Bill Clinton photo

Remarks on the Economic Program and an Exchange With Reporters

June 23, 1993

The President. I just want to make a couple of remarks about where we are in the Congress today. We're at the eleventh hour of this budget debate. It's been going on for months now. And the Republican Senators say finally they're going to offer a plan. The plan clearly, if you look at all the options, will be to protect the privileged and to punish the middle class and the most vulnerable.

The Senate Finance Committee bill which was reported out last week now has 78.5 percent of the burden of new taxes falling on people with incomes above $200,000. All the analysts say that my plan is an honest budget plan, that it will reduce the deficit at least as much, if not more, than we're saying, and it is fair. And we're working hard to pass it in the Senate.

But we ought to have some bipartisan support. We ought to have some Republican support for this. And the fact that the Republican Senators are thinking about coming out with a plan now, calling it a no-tax plan, which is really nothing but a shield to keep the wealthiest Americans from paying their fair share, even though their taxes went down for the last 12 years while the deficit exploded, is a real disservice to this country.

Economic Program

Q. Why, Mr. President, do you think the Republicans want to protect the privileged?

The President. Well, that's what they did. That's what their 12-year economic policy was all about. That's what trickle-down economics was based on, that if you just lower taxes on the wealthy enough and when you have to increase them, increase them on the middle class, and that upper income people, when they get all the economic gains, will then reinvest it, create jobs, and raise incomes. It didn't work. It has never worked in the history of the country.

I want to emphasize, I do not want to punish success. This is not what this is about. I want to reward success. My plan has real incentives for small business, for new business, for new technology. I want to reward success, and I want people to make a lot of money. But we have to have a fair tax system, and this plan should require the vast majority of the new revenues to come from people with incomes above $200,000 because they're the ones that got the benefits of the 1980's.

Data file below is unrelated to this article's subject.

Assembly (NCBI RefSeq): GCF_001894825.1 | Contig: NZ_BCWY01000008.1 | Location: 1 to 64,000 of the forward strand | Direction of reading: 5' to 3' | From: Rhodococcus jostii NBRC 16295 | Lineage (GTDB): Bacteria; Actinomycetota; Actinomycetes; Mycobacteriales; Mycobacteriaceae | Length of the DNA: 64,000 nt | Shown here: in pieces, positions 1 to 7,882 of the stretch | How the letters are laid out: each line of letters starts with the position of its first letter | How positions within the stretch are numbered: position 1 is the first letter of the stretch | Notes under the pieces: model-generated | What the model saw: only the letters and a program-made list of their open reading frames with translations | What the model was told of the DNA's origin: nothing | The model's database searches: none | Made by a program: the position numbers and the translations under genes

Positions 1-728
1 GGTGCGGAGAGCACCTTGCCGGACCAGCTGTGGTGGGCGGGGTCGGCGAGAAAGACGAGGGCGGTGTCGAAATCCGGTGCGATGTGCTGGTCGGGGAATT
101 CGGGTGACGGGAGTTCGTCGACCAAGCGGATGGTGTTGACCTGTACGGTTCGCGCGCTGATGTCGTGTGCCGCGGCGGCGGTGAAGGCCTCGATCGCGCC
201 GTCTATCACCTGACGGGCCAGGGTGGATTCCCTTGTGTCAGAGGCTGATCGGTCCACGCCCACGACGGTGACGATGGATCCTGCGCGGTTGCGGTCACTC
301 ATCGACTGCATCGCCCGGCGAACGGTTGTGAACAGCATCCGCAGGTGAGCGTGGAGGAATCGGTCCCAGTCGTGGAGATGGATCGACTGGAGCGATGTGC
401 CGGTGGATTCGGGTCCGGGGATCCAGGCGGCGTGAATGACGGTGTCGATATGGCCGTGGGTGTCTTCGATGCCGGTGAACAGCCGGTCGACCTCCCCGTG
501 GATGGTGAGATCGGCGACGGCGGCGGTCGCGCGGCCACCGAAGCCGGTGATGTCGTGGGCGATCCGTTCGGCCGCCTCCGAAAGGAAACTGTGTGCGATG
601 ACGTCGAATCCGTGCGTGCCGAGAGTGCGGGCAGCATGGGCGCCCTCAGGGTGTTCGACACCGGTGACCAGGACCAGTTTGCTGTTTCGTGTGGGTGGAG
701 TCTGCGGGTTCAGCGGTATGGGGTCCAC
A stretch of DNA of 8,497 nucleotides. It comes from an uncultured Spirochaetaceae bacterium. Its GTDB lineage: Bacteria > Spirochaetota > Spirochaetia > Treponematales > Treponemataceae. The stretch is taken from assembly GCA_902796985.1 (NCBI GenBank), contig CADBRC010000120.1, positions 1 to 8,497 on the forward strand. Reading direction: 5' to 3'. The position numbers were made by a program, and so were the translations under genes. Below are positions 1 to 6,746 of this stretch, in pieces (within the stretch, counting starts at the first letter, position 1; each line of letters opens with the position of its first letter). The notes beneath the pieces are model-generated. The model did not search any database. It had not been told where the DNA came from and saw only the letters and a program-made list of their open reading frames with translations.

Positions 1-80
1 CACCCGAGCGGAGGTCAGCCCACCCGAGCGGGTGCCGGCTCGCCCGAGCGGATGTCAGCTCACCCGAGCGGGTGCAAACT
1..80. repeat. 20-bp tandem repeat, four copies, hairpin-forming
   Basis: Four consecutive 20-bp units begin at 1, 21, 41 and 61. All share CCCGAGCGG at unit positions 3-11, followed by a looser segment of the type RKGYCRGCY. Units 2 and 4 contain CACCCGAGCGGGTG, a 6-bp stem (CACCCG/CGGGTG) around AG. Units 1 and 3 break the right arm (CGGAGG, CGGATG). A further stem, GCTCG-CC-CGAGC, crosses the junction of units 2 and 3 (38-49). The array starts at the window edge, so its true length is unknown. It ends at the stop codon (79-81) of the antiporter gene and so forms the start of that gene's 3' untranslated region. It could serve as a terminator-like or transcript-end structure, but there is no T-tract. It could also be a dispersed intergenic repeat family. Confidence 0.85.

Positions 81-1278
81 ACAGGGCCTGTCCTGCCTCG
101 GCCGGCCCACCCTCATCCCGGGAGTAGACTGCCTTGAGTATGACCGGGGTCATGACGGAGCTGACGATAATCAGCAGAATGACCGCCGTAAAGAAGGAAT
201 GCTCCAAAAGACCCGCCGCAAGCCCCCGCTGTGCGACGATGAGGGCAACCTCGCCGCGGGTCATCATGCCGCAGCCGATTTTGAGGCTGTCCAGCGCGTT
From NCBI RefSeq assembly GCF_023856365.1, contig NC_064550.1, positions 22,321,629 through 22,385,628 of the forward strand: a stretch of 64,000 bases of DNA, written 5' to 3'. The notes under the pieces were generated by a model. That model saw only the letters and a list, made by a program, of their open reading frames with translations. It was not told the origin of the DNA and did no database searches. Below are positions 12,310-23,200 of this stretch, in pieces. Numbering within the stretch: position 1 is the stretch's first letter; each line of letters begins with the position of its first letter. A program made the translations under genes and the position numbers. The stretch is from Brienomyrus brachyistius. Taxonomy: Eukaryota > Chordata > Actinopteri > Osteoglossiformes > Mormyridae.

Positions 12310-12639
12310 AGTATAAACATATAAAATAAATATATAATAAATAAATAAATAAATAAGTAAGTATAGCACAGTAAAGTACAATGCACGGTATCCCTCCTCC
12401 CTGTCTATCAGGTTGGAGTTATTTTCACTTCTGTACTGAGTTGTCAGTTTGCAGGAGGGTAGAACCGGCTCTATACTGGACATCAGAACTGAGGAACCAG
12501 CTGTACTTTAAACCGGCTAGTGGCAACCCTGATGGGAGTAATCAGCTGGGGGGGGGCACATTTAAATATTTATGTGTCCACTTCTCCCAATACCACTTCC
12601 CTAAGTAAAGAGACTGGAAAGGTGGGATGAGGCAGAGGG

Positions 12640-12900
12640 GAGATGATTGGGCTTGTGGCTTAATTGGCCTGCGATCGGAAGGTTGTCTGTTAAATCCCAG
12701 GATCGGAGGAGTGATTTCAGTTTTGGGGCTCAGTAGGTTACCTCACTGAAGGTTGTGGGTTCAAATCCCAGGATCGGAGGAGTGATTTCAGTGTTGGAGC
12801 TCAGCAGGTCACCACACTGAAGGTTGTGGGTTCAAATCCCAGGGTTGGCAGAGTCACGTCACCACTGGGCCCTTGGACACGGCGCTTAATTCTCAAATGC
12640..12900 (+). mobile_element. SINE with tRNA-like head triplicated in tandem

Q. Do you think their plan will get anywhere? And do you have any Republican support?

The President. No—well, I mean, look at what happened in the House when they had the same sort of thing. The Republican plan in the House lost more Republican votes than the Democratic plan lost Democratic votes.

Q. Are you looking for some kind of middle ground compromise where you might be able to bring on some Republicans?

The President. Well, I'm going to try to pass-what I think we have to do is to get this bill into conference, come out with a bill that meets our objectives: $500 billion in deficit reduction; more cuts than tax increases; progressive tax increases; and then real incentives to reward work, to reward families, to reward investments in this economy. That's what we're trying to do. And I think we're getting close.

Interest Rates

Q. Are you willing to, sir, accept a mild increase in interest rates?

The President. For what?

Q. From the Fed.

The President. Well, whatever they do, I think, long-term interest rates will stay down. That's the key to the economy. But there's no inflation in this economy now that we can see.

Q. So they should not raise rates?

The President. That's a decision they have to make,

NOTE: The President spoke at 12:44 p.m. in the Rose Garden at the White House.

William J. Clinton, Remarks on the Economic Program and an Exchange With Reporters Online by Gerhard Peters and John T. Woolley, The American Presidency Project

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